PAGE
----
Indian Space Research Organisation (ISRO) Chairman K. Sivan said the space agency had not been able to establish contact with the Vikram lander as the 14-day deadline for its mission ended on Saturday. The ISRO chief, however, assured that the premier space agency would dig deep to understand what exactly went wrong with the Vikram lander before it lost contact with ISRO. The ISRO Chairman said the agency’s next mission would be Gaganyaan, its most ambitious manned mission, which is scheduled to be launched in 2022.
While Chandrayaan-2 was meant for soft-landing of Vikram on the lunar surface, Gaganyaan’s mandate will be to send the astronauts to space and bring them back to earth safely. “Chandrayaan 2 orbiter is doing very well. There are eight instruments in the orbiter and each instrument is doing exactly what it meant to do. But we have not been able to establish communication with the lander yet,” the ISRO Chairman K Sivan told. He added the agency would try to understand what happened to the lander. “That is our first priority,” Sivan said.
“Chandrayaan 2 orbiter is doing very well. There are eight instruments in the orbiter and each instrument is doing exactly what it meant to do. But we have not been able to establish communication with the lander yet,” said Dr Sivan.
ISRO Chief K Sivan: Chandrayaan-2 orbiter is doing very well. There are 8 instruments in the orbiter & each instrument is doing exactly what it meant to do.Regarding the lander, we have not been able to establish communication with it. Our next priority is Gaganyaan mission.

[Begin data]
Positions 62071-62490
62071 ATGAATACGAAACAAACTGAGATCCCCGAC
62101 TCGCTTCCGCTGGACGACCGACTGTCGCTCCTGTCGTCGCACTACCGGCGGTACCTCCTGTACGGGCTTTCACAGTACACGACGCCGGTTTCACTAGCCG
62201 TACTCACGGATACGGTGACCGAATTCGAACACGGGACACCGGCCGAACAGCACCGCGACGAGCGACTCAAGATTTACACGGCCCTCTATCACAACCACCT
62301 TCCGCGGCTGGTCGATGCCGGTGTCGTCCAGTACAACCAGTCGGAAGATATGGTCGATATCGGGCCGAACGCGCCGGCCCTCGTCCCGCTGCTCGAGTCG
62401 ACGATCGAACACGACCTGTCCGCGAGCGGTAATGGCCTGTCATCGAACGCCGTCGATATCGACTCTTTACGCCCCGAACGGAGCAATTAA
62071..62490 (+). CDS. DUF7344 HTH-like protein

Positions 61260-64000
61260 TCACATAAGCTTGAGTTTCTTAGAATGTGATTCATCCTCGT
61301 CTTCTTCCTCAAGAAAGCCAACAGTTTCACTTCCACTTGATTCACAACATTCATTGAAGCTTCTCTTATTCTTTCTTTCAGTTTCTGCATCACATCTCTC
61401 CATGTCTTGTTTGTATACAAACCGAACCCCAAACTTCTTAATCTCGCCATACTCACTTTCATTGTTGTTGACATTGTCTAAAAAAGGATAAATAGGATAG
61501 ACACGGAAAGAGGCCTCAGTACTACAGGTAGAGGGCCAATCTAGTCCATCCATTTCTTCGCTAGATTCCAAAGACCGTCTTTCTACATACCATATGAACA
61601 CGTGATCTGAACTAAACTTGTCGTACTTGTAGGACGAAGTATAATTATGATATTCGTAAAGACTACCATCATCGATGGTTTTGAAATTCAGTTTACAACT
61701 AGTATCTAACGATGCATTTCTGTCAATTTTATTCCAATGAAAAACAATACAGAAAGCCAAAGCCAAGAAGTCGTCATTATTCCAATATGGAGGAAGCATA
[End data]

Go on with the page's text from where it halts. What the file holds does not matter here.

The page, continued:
The world’s top space agency NASA (National Aeronautics and Space Administration) also tried to help the ISRO by taking pictures of the touchdown site — through its Lunar Reconnaissance Orbiter (LRO), to locate the Vikram lander’s position on the Moon but to no avail. NASA said the LRO camera instrument’s had sent the pictures of the intended Moon touchdown site for Vikram but shadows in the area could not capture its exact position.
“It was near dusk as the region prepares to transition from a two-week lunar day to an equally long lunar night, so shadows covered much of the region, and Vikram may not be in the LROC’s field of view,” Aviation Week quoted NASA as saying. NASA is expected to share images of the touchdown area, before and after lunar night, to support analysis by ISRO. NASA added that during LRO’s flyover on September 17, the entire touchdown area was near dusk. It posed a challenge in capturing images due to poor lighting.
India had launched its second Moon Mission in August, but just before the soft landing on September 7, the Vikram lander lost contact with ISRO. The space agency later said the Chandrayaan 2’s Orbiter had sent thermal images of the Vikram lander but could not establish contact with the lander.
Meanwhile, after Chandrayaan 2, the ISRO plans to send three Indians to space by 2022, an announcement made by Prime Minister Narendra Modi during his last Independence Day speech. ISRO will also launch Aditya L-1, India’s first solar mission, by next year. There are also plans to build a space station and launch interplanetary missions to Mars and Venus.